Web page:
Representing motion

Motion with constant velocity

Let us assume that a cart is moving with constant speed of 2 m/s in the positive x-direction and that at t = 0 it passes through the origin. 
We can represent this motion in various ways.
We may use a formula and write

v =  ∆x/∆t,  xf - xi = v*(tf - ti).

If we choose our coordinate system so the cart is at position x = 0 at time t = 0, then x(t) = v*t.
We say that the position x increases linearly with the time t,  x = (2 m/s)*t.
We can construct the table below.

Time (t) Position (x)
1 s 2 m
2 s 4 m
3 s 6 m
4 s 8 m
5 s 10 m

Diagrams can also represent the motion.  One type of motion diagram is a ticker-tape diagram.  A stationary "ticker" makes a mark at regular time intervals.  A moving object drags a tape past the ticker, and a trail of marks is left on the tape.  For an object moving with uniform velocity the marks are spaced uniformly on the tape.


ticker tape

Link:  Ticker Tape Diagrams

A vector diagram can also describe the motion of our cart.  At evenly-spaced time intervals we depict the relative magnitude and direction of a vector quantity, such as the velocity.  For an object moving with uniform velocity, the vectors all have the same length and the same direction.


vector diagram

Link:  Vector Diagrams

We may also represent the motion using a position versus time graph or a velocity versus time graph.  A position versus time for our cart is shown below.
The instantaneous velocity v(t) = dx/dt is equal to the slope of the position versus time graph at time t.


image

For motion with uniform velocity in one dimension the position versus time graph is a straight line.  The slope dx/dt of this straight line is equal to v.  The velocity versus time graph yields a straight line with zero slope.  A velocity versus time graph for our cart is shown below.


image

Problem:

At t = 1 s, a particle moving with constant velocity is located at x = -3 m, and at t = 6 s the particle is located at x = 5 m.
(a) From this information, plot the position as a function of time.
(b) Determine the velocity of the particle from the slope of this graph.
Solution:
(a) When the velocity is constant, the instantaneous velocity is equal to the average velocity.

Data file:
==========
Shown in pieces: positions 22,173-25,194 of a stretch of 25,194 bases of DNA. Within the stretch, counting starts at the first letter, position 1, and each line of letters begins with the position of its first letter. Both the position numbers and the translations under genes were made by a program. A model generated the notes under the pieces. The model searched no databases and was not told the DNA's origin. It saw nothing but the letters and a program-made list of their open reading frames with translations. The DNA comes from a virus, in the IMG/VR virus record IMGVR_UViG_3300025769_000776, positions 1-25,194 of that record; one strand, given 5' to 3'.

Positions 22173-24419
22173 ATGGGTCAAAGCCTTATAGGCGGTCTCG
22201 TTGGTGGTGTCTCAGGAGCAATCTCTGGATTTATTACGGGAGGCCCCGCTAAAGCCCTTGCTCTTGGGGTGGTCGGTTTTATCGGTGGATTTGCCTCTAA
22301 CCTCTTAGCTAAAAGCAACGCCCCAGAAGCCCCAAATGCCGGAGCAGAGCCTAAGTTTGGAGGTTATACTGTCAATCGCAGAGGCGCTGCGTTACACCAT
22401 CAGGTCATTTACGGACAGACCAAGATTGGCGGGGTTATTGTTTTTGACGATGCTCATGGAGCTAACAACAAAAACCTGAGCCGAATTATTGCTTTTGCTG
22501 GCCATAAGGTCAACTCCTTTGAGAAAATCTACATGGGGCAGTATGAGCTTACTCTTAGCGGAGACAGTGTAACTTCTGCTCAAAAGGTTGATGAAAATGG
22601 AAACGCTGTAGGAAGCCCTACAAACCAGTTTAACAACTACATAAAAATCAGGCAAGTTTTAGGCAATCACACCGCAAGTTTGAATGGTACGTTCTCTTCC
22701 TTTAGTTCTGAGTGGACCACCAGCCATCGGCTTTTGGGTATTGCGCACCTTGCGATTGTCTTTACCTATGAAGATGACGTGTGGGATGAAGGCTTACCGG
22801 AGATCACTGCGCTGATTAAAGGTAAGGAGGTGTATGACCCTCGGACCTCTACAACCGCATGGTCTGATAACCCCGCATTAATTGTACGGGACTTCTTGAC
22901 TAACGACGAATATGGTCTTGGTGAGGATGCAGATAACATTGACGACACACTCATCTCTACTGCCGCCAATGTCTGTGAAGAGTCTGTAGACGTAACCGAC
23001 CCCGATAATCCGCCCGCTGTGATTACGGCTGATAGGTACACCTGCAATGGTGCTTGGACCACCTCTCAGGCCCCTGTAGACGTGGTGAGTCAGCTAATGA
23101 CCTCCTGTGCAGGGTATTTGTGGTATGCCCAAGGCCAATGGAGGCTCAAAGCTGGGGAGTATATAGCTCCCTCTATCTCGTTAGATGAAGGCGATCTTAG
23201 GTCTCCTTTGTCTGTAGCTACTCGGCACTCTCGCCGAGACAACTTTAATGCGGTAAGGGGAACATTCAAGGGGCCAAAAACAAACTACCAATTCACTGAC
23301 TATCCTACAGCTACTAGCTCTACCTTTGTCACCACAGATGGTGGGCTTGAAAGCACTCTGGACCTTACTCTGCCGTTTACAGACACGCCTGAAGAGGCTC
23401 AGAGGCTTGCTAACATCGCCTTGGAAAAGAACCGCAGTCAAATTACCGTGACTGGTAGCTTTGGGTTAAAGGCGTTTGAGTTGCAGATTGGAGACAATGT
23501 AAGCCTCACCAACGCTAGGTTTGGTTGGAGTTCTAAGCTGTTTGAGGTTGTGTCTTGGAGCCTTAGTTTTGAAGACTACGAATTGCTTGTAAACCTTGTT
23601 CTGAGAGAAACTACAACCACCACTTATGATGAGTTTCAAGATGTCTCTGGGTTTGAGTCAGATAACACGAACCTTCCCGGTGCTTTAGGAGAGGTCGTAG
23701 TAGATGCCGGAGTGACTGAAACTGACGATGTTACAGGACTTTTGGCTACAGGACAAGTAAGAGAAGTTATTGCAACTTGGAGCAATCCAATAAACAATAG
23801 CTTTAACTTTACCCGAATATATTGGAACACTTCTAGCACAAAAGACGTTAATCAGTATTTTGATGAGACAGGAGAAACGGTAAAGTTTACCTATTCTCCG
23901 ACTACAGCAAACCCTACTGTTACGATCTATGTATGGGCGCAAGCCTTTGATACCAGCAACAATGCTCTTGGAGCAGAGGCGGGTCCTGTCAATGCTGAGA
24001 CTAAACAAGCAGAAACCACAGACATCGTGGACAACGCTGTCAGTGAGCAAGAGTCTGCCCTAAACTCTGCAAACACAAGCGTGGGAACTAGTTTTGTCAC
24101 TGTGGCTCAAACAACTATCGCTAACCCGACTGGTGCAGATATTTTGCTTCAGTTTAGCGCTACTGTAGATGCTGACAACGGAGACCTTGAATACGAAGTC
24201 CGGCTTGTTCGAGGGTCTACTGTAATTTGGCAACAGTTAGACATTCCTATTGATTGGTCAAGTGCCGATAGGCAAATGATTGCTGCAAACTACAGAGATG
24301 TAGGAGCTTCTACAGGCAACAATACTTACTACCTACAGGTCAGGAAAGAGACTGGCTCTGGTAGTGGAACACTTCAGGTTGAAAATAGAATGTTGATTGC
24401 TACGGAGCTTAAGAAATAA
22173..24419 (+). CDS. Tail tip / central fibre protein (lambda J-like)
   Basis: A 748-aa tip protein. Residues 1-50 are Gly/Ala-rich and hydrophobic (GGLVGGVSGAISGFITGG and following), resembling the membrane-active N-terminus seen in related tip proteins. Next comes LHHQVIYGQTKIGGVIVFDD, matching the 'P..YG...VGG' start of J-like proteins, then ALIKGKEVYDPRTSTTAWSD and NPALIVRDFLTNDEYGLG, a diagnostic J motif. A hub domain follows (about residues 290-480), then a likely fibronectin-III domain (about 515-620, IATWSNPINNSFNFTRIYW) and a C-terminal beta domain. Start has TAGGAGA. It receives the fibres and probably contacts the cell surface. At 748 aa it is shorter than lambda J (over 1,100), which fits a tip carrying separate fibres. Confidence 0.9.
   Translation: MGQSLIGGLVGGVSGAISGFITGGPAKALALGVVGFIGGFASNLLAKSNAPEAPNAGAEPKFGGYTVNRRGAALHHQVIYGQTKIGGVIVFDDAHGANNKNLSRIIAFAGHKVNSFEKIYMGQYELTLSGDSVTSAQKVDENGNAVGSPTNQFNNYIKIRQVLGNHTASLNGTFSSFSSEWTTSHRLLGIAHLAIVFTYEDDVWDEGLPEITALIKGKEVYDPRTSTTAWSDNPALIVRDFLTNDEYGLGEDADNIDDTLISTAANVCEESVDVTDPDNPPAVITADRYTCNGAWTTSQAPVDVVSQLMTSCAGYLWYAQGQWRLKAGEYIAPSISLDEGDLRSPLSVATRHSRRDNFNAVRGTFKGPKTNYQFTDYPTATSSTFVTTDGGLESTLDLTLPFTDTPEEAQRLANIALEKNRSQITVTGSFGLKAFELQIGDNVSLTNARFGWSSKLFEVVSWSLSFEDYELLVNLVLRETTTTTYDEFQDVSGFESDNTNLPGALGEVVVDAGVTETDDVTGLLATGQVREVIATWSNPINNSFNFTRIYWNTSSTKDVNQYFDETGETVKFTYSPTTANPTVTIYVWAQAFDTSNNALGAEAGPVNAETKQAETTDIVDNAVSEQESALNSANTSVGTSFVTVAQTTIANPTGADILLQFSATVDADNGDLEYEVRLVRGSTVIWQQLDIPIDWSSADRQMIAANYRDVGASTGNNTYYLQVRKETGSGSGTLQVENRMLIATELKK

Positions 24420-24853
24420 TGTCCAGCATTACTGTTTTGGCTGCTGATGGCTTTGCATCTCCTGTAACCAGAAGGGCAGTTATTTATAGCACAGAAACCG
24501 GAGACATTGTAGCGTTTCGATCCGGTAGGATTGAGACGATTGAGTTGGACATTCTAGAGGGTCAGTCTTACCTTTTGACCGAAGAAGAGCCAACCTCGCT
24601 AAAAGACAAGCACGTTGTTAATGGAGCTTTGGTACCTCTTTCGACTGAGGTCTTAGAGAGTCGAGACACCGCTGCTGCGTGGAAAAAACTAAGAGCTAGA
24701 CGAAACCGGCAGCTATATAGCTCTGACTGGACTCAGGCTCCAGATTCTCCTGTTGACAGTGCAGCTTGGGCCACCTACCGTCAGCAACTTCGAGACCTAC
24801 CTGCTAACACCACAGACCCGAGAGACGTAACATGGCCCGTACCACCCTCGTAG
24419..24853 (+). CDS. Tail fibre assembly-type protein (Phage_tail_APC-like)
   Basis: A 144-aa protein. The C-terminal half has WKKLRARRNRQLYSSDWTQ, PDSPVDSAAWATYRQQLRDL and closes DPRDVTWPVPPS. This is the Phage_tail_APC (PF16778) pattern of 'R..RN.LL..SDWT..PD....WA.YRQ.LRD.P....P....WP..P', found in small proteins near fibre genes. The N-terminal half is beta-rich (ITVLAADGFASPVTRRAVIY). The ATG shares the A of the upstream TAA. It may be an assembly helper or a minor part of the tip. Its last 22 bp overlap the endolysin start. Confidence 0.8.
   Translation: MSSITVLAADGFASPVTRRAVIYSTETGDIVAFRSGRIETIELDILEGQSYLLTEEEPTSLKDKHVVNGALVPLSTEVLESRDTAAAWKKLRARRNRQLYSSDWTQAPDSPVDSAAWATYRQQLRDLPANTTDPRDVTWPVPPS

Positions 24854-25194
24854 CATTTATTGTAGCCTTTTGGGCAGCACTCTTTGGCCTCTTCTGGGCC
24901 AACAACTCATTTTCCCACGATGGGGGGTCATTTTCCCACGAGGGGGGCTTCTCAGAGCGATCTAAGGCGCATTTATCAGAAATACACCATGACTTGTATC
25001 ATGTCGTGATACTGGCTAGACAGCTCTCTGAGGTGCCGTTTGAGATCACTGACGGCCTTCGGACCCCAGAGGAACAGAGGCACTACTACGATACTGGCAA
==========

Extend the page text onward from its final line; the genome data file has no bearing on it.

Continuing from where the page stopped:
The position versus time graph is a straight line, and the slope of this line is equal to v.
image
(b) The average velocity of the particle is
v = (xf - xi)/(tf - ti) = (5 m - (-3m))/(6s - 1 s) = (8/5) m/s.


Motion with non-uniform velocity

When an object moving in one dimension is accelerating, then

Links:
Position versus time graphs
Velocity versus time graphs


Motion with constant acceleration in one dimension

Let us assume at t = 0 a cart is leaving the origin with zero initial velocity and constant acceleration of 2 m/s2 in the positive x-direction.  Then

a =  ∆v/∆t,  vf - vi = a*(tf - ti).

If the cart has velocity v = 0 at time t=0, then

v(t) = a*t.

We may say that v increases linearly with the time t, v= (2 m/s2)t.
We can construct the table below.

t vx
1 s 2 m/s
2 s 4 m/s
3 s 6m/s
4s 8 m/s
5 s 10 m/s

A velocity versus time graph for the cart is shown below.
The instantaneous acceleration a(t) = ddv/dt is equal to the slope of the velocity versus time graph at time t.


image

For motion with constant acceleration in one dimension the velocity versus time graph is a straight line.  The slope of this straight line yields a. 
The acceleration versus time graph yields a straight line with zero slope.

Note:  When representing motion using a graph, make sure you label the axes properly.  When presented with a motion graph first look at the axes to identify what is plotted.